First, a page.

Title: The Places We Say Goodbye
Author: Jordan Taylor
Publisher: NineStar Press
Length: 235 Pages
Category: Literary/Genre Fiction
At a Glance: The Places We Say Goodbye is an outstanding story and comes highly recommended to you.
Reviewed By: Sammy
Blurb: Flep has a great job as a New York City production designer, a blossoming relationship with Torin, and the potential joy of becoming a stepparent to Torin’s two young daughters. Nothing could be better—yet his life is crumbling from the inside out.
Ever since moving in with Torin, Flep has dreamed of muddy trenches, bullet-riddled bodies, and endless horrors, which only grow worse and spill into his day-to-day life. Traumatized and sleepless, he slogs on: a soldier afflicted with post-traumatic stress. Only, Flep has never been a soldier, let alone been to war.
Fighting for his sanity, Flep turns to unlikely sources for help—even phantoms from another era. It could take a family from 1916 to illuminate his waking nightmares, but the truth may come at the price of losing his new family along the way.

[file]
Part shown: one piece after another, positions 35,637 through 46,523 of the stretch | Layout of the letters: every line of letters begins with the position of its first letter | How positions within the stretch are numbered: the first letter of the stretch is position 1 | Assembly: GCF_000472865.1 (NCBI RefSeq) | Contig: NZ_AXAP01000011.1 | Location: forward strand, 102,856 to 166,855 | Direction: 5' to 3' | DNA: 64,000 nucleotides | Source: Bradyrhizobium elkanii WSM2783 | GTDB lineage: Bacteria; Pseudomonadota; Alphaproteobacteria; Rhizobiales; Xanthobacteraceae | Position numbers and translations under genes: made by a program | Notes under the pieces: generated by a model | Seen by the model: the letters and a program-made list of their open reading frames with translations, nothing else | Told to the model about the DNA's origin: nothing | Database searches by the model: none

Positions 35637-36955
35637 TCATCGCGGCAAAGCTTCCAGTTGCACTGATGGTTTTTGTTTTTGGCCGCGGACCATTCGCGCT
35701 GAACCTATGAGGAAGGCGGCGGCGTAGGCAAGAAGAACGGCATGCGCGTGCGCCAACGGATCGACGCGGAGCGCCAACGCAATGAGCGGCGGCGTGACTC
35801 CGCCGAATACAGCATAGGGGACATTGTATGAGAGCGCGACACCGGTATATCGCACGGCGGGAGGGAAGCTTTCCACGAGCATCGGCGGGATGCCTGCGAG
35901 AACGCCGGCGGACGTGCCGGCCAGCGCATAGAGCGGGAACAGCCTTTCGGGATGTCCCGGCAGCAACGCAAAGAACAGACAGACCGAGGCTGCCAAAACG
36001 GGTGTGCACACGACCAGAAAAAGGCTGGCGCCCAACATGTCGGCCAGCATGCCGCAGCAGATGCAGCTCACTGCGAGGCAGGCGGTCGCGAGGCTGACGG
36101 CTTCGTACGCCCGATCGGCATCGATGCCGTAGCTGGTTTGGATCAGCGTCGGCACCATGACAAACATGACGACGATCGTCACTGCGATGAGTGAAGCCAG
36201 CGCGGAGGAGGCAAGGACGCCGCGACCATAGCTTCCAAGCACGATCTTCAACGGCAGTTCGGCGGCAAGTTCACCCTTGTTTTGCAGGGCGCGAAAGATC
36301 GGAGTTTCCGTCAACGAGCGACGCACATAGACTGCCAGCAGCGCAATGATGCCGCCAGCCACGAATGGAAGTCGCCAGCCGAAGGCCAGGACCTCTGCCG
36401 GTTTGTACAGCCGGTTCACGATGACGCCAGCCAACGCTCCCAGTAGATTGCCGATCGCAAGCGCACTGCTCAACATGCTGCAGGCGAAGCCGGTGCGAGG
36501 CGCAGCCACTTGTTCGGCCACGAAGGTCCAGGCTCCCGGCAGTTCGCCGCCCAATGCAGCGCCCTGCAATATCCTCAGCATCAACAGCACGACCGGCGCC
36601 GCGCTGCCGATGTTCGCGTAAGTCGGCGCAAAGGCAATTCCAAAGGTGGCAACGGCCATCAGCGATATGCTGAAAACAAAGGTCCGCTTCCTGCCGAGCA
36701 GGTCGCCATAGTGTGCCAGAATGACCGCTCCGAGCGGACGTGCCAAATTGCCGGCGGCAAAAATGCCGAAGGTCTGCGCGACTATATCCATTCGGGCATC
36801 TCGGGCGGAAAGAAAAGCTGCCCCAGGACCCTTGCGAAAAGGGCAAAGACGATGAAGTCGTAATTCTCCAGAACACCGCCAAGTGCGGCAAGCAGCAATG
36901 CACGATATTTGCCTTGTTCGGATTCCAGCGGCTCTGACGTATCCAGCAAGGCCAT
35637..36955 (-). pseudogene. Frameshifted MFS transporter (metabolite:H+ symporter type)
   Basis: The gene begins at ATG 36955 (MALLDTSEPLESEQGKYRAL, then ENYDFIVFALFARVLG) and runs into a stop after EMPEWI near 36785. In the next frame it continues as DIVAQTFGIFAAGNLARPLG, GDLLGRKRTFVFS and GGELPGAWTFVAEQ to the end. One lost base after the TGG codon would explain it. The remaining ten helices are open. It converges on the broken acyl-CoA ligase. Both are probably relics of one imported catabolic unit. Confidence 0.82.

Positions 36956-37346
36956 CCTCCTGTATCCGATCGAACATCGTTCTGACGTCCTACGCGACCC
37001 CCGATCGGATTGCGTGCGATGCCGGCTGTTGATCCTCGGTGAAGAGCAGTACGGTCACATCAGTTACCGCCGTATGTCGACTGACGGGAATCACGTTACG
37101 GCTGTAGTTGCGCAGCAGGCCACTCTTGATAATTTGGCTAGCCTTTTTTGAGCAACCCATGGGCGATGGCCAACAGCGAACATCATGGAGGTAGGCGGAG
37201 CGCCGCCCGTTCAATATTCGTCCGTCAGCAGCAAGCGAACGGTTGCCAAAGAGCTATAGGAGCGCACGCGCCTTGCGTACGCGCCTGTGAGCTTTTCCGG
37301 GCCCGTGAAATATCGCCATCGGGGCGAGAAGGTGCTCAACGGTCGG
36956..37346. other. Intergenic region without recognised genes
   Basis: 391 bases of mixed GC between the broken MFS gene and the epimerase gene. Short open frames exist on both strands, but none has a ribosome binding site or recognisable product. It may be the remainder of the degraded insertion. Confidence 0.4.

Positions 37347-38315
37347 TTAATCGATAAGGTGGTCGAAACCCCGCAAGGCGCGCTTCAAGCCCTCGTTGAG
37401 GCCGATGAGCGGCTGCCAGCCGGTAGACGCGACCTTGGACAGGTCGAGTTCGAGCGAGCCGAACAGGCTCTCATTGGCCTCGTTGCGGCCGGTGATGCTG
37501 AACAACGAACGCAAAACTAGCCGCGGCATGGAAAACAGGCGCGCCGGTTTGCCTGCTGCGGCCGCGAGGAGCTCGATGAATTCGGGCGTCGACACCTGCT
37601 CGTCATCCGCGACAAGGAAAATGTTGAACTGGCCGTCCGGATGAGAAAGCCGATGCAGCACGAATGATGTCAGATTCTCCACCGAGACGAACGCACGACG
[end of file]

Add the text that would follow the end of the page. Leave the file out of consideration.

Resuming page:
Review: Past Lives. The dead from the past attempting to communicate to the living in the present. Imperative need and unfinished business pushing up from the grave. Sounds scary? Fascinating? Something that resonates with your own imagination or, even, beliefs? Then you need to read Jordan Taylor’s novel, The Places We Say Goodbye, immediately, for it is the most compelling case for acceptance of the idea that we all have a link to a past life, and, in this case, it is a visceral and terrifying connection for poor Flep.
So many changes have happened to our poor main character in the last few months. Flep once dreamed of being a Hollywood set designer, and while he’s still successful in that business, New York is where he has landed a new and stressful leadership role in a design company. He likes his job but he finds more than not that he doubts his own abilities to guide the interns that are part of his creative team. Couple this with a new life that centers around a bisexual chef with two strong-willed daughters, a bitter ex-wife who struggles to be fair handed, and a new living situation, and Flep has more than his share of stress and upheaval. However unconventional and crazy their family life is, Flep truly likes Torin’s daughters, Isabelle and Carine, and is determined to make a life with them and their father. Torin is self-absorbed and establishing a growing business that he desperately wants to expand and so he has little time to spend with either Flep or his daughters. Yet he genuinely loves them all—it’s just hard to see that, for all his attention is bent on being a success. To this mix, we have the ex, Amelie, who tries to like Flep and actually ends up helping him when she invites him to a dinner party and puts him in contact with a student at the university that is studying dreams and their relation to past life experiences.